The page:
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Media Companies Like Vox Are Feeding Their Journalists’ Work Into An AI Wood Chipper

One affected writer has called it a 'Devil's Bargain'

Both Vox Media and The Atlantic announced deals with OpenAI today that will see their journalist's work fed to the platform in exchange for some money and attribution on generated results.

Vox say the deal will allow the network--which owns sites like The Verge, Polygon, SB Nation and Eater--to "develop products to better serve its audiences and advertisers". The actual reasons, though, are clear: OpenAI is making deals like this (they've recently reached similar agreements with News Corp, AP and the Financial Times) to head off future lawsuits, like the one the New York Times is currently engaged in, while Vox and The Atlantic's owners are also happy to contribute to their own ultimate demise by taking any money they can, even if it's from (one of the many) parties with a vested interest in killing them off.

It's grim! There's no way to see this as anything other than a huge win for OpenAI, a company that keeps raising billions of dollars by promising things its machine-learning platform can't actually do, and hoodwinking entire swathes of the economy in the process. To see journalism outlets--one of the few places we should expect serious examination of, if not outright resistance to, OpenAI's business model--roll over like this is extremely depressing.

Putting aside the money here for a second--while Vox's figures weren't revealed, the News Corp deal is worth a reported $250 million--what does this mean to the people doing the actual work at these outlets? Their bosses just signed a lucrative business deal with a company that could be breaking several laws around the world. How are we supposed to trust them to report accurately on anything AI-related--one of the big issues of our time!--when OpenAI has cashed a cheque with ownership? The Verge's story on the deal reads like they're reporting on another outlet entirely, but this a website that famously extolled the virtues of NFTs; how can readers trust them to report critically on AI after this?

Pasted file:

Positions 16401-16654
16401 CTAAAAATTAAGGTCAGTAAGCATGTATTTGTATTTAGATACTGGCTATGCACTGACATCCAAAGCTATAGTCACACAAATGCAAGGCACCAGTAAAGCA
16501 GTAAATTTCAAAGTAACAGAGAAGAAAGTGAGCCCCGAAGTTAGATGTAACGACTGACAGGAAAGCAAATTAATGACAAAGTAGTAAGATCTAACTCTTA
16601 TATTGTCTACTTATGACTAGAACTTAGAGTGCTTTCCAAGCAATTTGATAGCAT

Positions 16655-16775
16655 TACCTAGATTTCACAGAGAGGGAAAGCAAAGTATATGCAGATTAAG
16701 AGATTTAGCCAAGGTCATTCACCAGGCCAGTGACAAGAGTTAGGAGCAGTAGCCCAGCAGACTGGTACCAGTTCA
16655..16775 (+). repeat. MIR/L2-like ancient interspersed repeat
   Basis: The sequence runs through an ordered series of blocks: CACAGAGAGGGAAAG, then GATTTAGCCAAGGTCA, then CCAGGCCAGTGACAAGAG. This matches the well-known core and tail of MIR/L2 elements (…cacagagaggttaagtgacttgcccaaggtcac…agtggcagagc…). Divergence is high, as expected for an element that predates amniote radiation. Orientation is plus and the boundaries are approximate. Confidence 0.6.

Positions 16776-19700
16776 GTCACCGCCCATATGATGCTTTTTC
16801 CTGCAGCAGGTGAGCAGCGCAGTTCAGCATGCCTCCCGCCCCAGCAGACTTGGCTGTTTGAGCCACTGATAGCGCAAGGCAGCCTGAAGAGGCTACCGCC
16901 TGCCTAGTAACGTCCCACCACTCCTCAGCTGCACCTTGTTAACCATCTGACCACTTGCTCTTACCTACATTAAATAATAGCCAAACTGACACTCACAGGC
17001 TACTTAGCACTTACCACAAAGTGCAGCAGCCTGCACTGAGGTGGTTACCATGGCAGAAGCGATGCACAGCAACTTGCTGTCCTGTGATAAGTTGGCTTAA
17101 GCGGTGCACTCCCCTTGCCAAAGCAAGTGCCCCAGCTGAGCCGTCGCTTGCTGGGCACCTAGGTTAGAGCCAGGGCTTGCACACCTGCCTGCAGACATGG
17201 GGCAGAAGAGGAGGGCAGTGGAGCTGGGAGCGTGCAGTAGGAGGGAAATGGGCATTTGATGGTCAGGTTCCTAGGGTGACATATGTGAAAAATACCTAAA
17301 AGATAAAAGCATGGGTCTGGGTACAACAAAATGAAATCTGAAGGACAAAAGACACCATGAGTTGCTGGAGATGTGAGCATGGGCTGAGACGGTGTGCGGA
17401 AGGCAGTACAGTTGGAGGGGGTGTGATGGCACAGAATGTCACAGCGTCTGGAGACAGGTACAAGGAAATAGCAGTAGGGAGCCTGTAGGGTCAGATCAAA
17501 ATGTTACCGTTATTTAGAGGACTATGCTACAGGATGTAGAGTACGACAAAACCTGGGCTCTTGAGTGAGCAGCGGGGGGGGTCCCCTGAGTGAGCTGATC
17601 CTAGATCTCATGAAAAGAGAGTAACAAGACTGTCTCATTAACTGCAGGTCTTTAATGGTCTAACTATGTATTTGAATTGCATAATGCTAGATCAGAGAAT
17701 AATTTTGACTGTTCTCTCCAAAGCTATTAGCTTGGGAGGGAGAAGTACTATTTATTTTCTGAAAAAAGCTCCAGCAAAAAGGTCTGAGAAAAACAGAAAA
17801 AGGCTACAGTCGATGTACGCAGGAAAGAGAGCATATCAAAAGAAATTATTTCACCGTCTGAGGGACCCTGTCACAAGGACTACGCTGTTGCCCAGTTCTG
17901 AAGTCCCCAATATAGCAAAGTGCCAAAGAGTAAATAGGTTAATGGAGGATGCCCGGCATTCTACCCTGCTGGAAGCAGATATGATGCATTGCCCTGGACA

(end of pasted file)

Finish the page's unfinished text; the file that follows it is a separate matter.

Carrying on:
The answer is we can't. I know people at The Verge and other Vox sites who do great work, and a deal like this will hopefully at least help keep them employed while so many other media jobs are flushed down the toilet. No matter what those individuals think of the arrangement though, or even what they write about it (The Atlantic's Damon Beres has since published a pretty critical piece on the deal, calling it a "Devil's Bargain"!), every time a journalist at any website with one of these contracts goes to write about AI, we'll be picturing Sam Altman standing behind them with a big novelty cheque. That's how ethics and the optics of ethics--often the same thing--work!

It sounds pathetically dramatic to say this, I know, but it's also true: this undermines everything the websites do from here on out, and cuts their good reporters and critics and video people off at the knees (something the writers and their unions are very aware of when you see the tweets embedded below). It's a public signal that the human work of these people means jack shit to their owners, who are more interested in rolling over for the latest Silicon Valley snake oil salesman than making any real investment in journalism.

But this is the future. This is the only road corporate-owned media have left to stumble down. When the ad money dries up and Google Search becomes useless, where else to go but taking money from a company selling something trained to take most of your staff's jobs?

If you're interested in tech news, please consider reading and subscribing to 404 Media. Sports and politics? Defector. And if you read The Atlantic...who am I kidding nobody reading the Atlantic is reading this blog.

(If you're a worker at Vox and would like to speak to us about how you and your colleagues are feeling about the deal, you can get in touch with us here).

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